If there’s a slim silver lining in the dark cloud of Governor Deval Patrick’s anemic fund-raising, it’s this: his campaign is holding onto a bigger percentage of the money coming in than either of his two chief rivals.
After the first three months of the year, Patrick continued to lag badly in a critical respect — cash on hand — with less than $900,000, trailing Treasurer Timothy P. Cahill, an independent whose campaign had about $3.3 million in the bank, and Republican Charles D. Baker, who had more than $2 million.
But a review of fund-raising reports shows that Cahill’s fund-raising has fallen off recently, and both of Patrick’s major opponents have a higher “burn rate,’’ meaning they are spending a larger percentage of their incoming cash.
Baker continued to raise funds at a torrid pace, taking in $1.35 million in the first quarter, but spent $972,000, or about 72 percent. Cahill raised $337,000 and spent $253,188, or more than 75 percent. Patrick raised $573,000, and spent $348,000, or roughly 61 percent.
Baker’s campaign has the largest paid staff, most expensive stable of consultants, and has spent large sums on catering, printing, and postage in connection with his fund-raising events.
The former health care executive’s campaign has also been tardy in the bookkeeping department, late filing itemizations of its monthly campaign credit card expenses. Last week, the campaign finally posted a breakdown of more than $62,000 in
— Brian C. Mooney
Scott, a 36-year-old from Newton who works in sales and bears a minor resemblance to Palin, held aloft a sign that read, “Read My Lipstick — You Are Not Entitled To What I Have Earned.’’
“When I see my paycheck going to pay for people who can’t get off their butts . . . it’s very . . .’’ she said, searching for the next word. “Annoying!’’
Mandatory health care in Massachusetts is exhibit A of the problem, she said.
“If you’re a 21-year-old and healthy, why should you have to pay outrageous premiums?’’ she asked. “Why should I have to pay for everyone who wants to sit on the couch and watch Oprah and Dr. Phil?’’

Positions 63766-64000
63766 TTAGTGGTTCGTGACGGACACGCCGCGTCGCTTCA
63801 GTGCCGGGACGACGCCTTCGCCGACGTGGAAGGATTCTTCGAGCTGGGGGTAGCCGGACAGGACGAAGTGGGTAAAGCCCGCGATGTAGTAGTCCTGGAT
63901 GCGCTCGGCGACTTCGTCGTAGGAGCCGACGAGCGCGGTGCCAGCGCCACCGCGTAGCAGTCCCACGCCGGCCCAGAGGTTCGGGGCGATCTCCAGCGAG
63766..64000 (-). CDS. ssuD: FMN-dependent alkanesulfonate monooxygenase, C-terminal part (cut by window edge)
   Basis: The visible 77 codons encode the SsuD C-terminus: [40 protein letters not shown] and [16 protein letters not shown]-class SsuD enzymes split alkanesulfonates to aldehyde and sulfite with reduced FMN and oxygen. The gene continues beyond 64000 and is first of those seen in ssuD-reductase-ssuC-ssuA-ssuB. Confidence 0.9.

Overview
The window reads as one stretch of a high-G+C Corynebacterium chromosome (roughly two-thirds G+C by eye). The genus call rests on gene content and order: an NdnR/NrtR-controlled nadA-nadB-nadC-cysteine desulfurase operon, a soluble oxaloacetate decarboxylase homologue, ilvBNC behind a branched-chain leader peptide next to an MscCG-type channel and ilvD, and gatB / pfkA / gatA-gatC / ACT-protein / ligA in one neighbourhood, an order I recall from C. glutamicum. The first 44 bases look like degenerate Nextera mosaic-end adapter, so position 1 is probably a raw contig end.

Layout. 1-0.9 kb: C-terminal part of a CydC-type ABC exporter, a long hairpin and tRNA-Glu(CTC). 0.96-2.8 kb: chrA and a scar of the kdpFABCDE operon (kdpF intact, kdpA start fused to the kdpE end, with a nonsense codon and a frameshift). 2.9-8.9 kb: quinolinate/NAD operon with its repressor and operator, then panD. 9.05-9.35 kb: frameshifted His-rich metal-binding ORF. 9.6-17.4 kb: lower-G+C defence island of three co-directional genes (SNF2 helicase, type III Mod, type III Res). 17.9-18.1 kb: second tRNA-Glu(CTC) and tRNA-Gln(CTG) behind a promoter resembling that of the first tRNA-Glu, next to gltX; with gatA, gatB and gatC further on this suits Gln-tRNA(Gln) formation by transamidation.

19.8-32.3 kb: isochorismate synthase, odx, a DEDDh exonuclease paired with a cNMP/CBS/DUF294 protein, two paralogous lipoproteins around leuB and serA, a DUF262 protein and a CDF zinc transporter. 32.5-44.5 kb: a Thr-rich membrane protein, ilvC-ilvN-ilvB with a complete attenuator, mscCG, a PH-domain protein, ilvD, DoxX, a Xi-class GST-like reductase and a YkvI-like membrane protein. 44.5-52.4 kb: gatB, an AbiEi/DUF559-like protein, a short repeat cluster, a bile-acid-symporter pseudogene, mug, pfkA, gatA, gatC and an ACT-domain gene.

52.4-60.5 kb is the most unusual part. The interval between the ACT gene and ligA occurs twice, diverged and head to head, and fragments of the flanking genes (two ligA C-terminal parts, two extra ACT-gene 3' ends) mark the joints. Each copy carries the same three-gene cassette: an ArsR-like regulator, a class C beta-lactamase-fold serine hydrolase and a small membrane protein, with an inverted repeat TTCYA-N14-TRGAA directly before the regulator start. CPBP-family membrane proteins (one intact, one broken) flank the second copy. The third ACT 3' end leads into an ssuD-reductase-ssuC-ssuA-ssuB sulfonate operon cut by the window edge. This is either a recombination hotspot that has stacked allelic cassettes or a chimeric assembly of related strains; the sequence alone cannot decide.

She said she is not especially active in the tea party movement.
“It’s more of my own personal movement,’’ she said.
But Palin perfectly captures her sentiment.
“I applaud her for going rogue!’’
— Sarah Schweitzer
“Five-cent public car fare to Hyde Park,’’ constituted a highlight in 1912. Two years later, the council passed an ordinance creating a City Planning Board “with a requirement that one member be a woman.’’ In 1923, the council approved the city’s official song, “Dear Old Boston,’’ a distinction followed in 1950 by the adoption of the bean pot as the city’s official emblem.
Issues tackled by the council over the years range from the practical (1961 order requiring escape hatches in all elevators) to hygienic (1947 order calling for the cleaning up of bookies in the city) to global (1983 resolution urging the immediate search for a cure for AIDS).
Sometimes the body pandered to specific constituencies, such as in 1923 when it decreed that children could play golf free at Franklin Park. The council took another bite of that apple 49 years later, when it waived the charge at golf courses for people over age 65, targeting the same demographic who grew up not paying greens fees as children. But the accomplishment repeated year after year, decade after decade, appears most succinctly in 1936: “Improvements made on various sidewalks throughout the city.’’
When the City Council met for the first time, on Feb. 7, 1910, it replaced the Board of Aldermen and the Common Council, two bodies with scores of members who allowed powerful ward bosses to dominate a weak mayor limited to a single term. The state Legislature, controlled by Republicans from outside Boston, created the single-chamber City Council to neutralize those influential neighborhood politicians and concentrate power in the mayor, according to professor Robert J. Allison, chairman of the history department at Suffolk University.
That change is evident in the council’s accomplishments over the last 100 years, which were compiled in part by Allison and his students. The list underscores how the council has emerged as the intermediary between citizens and the local bureaucracy, the place where people can turn to make sure the city fixes streetlights and sidewalks.
“Joe Moakley used to talk that as a congressman his proudest accomplishment was getting Mrs. O’Leary her Social Security check,’’ Allison said. “That’s what the council does on a local level — takes care of the people who elect them.’’
— Andrew Ryan